> So If I set up a camera that has an infra-red trigger that is set off by an animal,
Then you're fine because you have set up and targeted the camera, you have framed the shot as you want it to be. It's your copyright creation.
In this particular and highly unusual case this did not happen. The photographer did not frame the shot or have any real creative input into how the shot would come out. He even claimed it was a lucky accident. As such, his involvement in creating the shot was pretty much limited to a) being in the right place at the right time and b) having the camera set up to take shots at the right exposure levels, etc - but as it was clearly set to autofocus and probably at least on either automatic exposure or automatic aperture setting (but none of us can tell that without the exif data) his argument for creative input on this is pretty week.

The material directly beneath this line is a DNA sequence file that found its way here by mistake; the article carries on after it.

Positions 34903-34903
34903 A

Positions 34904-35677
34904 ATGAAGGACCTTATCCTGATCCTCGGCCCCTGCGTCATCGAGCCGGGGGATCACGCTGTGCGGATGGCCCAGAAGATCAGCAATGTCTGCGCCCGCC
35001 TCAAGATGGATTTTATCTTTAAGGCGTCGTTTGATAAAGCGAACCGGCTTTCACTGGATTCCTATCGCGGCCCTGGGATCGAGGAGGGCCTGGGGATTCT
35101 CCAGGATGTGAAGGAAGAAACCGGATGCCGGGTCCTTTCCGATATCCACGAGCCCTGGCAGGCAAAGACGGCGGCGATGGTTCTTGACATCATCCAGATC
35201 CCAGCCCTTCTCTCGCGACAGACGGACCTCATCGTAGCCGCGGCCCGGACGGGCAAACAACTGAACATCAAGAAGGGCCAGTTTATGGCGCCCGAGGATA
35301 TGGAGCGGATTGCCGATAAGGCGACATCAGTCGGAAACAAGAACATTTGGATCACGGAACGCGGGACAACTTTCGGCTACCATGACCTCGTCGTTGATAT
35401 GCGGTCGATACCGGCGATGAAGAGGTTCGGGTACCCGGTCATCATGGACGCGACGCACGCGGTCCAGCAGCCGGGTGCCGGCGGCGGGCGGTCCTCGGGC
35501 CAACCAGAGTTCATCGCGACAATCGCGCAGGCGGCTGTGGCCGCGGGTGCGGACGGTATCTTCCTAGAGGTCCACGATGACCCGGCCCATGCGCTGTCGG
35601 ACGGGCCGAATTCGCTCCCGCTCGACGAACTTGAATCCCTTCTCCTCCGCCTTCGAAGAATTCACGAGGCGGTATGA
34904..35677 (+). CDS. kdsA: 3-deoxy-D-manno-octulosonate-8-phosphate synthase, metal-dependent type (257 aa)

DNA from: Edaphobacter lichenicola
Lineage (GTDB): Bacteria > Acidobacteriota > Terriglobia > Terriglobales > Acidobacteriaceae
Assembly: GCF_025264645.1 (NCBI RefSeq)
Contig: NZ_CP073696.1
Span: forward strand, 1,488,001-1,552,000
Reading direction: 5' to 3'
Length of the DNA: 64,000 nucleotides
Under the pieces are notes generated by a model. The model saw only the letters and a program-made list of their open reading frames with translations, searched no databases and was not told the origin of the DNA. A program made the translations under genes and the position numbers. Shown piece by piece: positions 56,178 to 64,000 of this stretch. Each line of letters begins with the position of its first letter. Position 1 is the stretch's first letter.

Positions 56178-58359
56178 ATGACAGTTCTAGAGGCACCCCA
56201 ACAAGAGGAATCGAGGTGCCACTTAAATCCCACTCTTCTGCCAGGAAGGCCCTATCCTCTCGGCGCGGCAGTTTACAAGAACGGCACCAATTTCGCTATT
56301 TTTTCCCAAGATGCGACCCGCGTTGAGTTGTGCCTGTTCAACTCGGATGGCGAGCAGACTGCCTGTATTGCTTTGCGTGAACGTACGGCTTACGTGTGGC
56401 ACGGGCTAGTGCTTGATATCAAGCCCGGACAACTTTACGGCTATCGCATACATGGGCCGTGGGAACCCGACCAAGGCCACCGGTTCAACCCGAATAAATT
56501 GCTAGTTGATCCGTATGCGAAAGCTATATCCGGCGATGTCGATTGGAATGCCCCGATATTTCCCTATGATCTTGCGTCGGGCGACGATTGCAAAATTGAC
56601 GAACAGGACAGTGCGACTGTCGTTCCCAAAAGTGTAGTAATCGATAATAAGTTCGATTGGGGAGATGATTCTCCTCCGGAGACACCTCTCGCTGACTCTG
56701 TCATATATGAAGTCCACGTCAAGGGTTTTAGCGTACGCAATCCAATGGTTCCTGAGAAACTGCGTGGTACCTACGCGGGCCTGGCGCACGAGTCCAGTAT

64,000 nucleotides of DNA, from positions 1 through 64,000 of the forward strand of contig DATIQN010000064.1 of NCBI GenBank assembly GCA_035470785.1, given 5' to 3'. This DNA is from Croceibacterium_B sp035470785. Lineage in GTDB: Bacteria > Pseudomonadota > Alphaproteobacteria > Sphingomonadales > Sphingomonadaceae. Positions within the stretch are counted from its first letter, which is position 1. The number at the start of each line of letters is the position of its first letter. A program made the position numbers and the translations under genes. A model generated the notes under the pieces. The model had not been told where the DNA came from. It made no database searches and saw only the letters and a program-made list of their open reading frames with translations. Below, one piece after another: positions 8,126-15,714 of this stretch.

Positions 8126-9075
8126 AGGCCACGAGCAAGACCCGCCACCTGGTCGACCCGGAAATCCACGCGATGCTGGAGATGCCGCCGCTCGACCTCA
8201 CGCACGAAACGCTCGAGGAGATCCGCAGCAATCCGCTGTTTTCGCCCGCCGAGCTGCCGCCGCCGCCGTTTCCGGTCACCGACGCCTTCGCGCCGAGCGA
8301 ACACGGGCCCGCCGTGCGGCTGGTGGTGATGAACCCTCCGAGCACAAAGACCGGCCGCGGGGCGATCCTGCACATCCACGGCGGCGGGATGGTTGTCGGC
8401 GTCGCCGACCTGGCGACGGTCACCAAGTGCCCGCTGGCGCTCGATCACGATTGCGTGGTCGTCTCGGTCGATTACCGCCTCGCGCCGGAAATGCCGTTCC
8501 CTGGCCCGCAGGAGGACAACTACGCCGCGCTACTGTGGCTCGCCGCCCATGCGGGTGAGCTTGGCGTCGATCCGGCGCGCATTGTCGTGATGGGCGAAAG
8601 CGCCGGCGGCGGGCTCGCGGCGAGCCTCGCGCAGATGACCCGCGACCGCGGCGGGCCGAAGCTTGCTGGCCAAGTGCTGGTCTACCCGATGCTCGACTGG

Similarly, if you and your family are on holiday and ask a stranger to take your photo, you still tend to own copyright of the photo because the assumption is that you are setting up the shot yourself, you are in control of where you and your family stand and the stranger is little more than a 'meat tripod'. This is where that differs from hiring a professional photographer to take your family photo.
The monkey example would be a bit analogous to you being on holiday, leave your camera on the table, someone runs up, takes your camera, takes a photo of themselves, and runs away. You wouldn't own the copyright in that case either. But then you'd probably just delete that picture (or pass it to the police!)